|TOUGHER APPROACH TO BANKS BACKED BY NEW RESEARCH SHOWING SMALL FIRMS STRUGGLING TO ACCESS FINANCE
July 26 2010.
Amid reports that the government is getting tough with banks for failing to provide affordable lending to small firms, new research from the Forum of Private Business shows that access to finance is worsening.
Business Secretary Vince Cable has hit out as 'misleading' banks' claims that, despite demand for lending being low, approval rates are high. In a green paper launched today entitled 'Financing a Private Sector Recovery' banks could face penalties for failing to boost lending to small businesses.
According to the Forum's latest Economy Watch survey there is 'significant latent demand' that is not being met by banks, contrary to claims made by several lenders.
The Forum's July survey shows that [stoploan facilities for the 358 members on the Economy Watch member panel have declined by £66,000 during the past month, while overdrafts were down by £34,500.
This deterioration comes despite an anticipated requirement for external finance of £1,057,000 per month, recorded in January 2010.
In all, just 1% of respondents said access to finance has improved, compared to 3% in May, and 15% said it has worsened - almost four times the number in May when 4% reported a decline. In addition, 67% have seen no changes in their ability to access to finance.
The majority of the cuts were to overdrafts, with some businesses reporting reductions of more than 50% and even outright cancellations to their overdraft facilities. However, the biggest individual reductions came in the form of rejected loan applications and the withdrawal of credit by factorers.
"Contrary to what some of the banks are saying, some firms are still not able to access the finance they need and both business growth and economic recovery is under threat as a result," said the Forum's Head of Policy Matt Goodman. "According to our members, demand is certainly there but lenders are not providing the funding or the levels of service that they should be. They are telling us that creeping costs and charges are making finance that is available less accessible."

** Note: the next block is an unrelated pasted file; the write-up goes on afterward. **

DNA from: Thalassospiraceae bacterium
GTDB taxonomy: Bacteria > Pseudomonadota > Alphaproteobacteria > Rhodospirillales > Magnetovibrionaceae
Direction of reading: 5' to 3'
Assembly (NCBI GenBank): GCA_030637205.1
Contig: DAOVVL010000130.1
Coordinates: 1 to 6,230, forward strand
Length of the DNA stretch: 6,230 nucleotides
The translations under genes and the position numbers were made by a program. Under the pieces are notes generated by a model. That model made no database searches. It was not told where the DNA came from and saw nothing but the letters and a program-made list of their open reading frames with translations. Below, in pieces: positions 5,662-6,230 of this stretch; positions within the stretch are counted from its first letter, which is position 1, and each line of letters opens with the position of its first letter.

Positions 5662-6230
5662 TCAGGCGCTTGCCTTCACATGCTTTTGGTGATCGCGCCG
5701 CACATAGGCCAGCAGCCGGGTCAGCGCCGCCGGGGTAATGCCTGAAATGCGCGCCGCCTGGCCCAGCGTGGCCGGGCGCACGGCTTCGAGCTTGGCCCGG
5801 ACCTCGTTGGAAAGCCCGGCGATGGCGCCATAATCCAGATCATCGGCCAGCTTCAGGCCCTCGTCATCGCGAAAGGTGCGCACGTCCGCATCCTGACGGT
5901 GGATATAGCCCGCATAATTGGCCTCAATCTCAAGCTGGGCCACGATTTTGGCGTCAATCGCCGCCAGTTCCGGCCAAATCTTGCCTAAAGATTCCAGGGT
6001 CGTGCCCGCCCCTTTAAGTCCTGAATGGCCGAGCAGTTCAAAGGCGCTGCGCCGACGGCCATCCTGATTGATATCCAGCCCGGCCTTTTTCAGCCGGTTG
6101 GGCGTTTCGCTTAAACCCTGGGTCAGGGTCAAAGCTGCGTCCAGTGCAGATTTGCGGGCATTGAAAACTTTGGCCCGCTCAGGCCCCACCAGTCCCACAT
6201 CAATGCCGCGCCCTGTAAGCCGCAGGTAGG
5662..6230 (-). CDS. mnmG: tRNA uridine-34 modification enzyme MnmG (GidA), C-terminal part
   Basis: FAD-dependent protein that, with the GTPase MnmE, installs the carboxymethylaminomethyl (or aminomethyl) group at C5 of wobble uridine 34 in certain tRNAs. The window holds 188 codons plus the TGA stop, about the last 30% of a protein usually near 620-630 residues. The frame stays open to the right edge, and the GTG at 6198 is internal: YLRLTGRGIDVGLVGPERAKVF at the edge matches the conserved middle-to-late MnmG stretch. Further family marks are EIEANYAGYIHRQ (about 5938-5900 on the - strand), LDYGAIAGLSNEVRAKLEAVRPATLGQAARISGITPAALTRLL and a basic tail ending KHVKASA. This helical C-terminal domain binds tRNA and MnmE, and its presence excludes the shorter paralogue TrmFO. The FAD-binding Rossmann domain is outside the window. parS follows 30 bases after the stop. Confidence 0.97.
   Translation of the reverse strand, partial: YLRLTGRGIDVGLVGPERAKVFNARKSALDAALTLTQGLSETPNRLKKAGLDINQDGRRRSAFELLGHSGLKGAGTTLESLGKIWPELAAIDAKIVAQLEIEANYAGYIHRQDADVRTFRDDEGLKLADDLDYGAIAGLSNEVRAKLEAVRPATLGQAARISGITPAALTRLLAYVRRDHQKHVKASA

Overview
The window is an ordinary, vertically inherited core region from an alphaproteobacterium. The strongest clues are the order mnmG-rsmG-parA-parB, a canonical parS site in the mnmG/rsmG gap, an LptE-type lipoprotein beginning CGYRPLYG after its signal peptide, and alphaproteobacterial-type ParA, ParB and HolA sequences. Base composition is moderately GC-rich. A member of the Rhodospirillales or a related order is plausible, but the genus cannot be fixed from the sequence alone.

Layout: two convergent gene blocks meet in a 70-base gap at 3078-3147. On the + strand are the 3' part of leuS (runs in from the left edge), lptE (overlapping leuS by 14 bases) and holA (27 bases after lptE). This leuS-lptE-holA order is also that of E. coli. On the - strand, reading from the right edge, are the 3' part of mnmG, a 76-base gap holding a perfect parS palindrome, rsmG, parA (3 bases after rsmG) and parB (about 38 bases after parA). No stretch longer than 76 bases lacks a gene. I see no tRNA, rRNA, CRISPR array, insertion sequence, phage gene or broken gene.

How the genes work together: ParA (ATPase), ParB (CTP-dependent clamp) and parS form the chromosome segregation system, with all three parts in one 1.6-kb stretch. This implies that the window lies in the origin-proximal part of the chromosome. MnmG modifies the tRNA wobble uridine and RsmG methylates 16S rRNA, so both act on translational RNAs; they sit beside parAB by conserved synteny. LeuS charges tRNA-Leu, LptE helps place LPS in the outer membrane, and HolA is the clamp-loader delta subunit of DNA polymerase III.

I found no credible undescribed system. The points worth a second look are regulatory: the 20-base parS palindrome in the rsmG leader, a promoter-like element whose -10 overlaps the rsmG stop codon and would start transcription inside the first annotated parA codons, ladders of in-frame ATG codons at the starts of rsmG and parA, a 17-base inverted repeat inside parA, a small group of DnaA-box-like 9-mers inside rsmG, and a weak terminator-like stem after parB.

Mr Goodman added: "Our research shows that the Government's green paper is timely in addressing lending as part of its move for a private sector led recovery. As with exploring alternatives to traditional lending, a 'carrot and stick' approach to encouraging banks to lend is sensible, providing the carrot offers a genuine incentive and the stick is a real deterrent."
The Economy Watch survey's other findings are as follows:
Cost of Finance
At 4.5%, the cost of secured loans remains significantly higher than the 0.5% Bank of England base rate and slightly up compared to the previous survey. Some secured lending applications have been refused.
The average rate for unsecured lending is 11.8% and overdraft lending 5.8%, which is consistent with previous months.
Some small businesses have reported increased bank charges in areas such as credit cards and hire purchase.
Some businesses attempting to access finance via invoice financing were unable to do so because of their customers' late payment.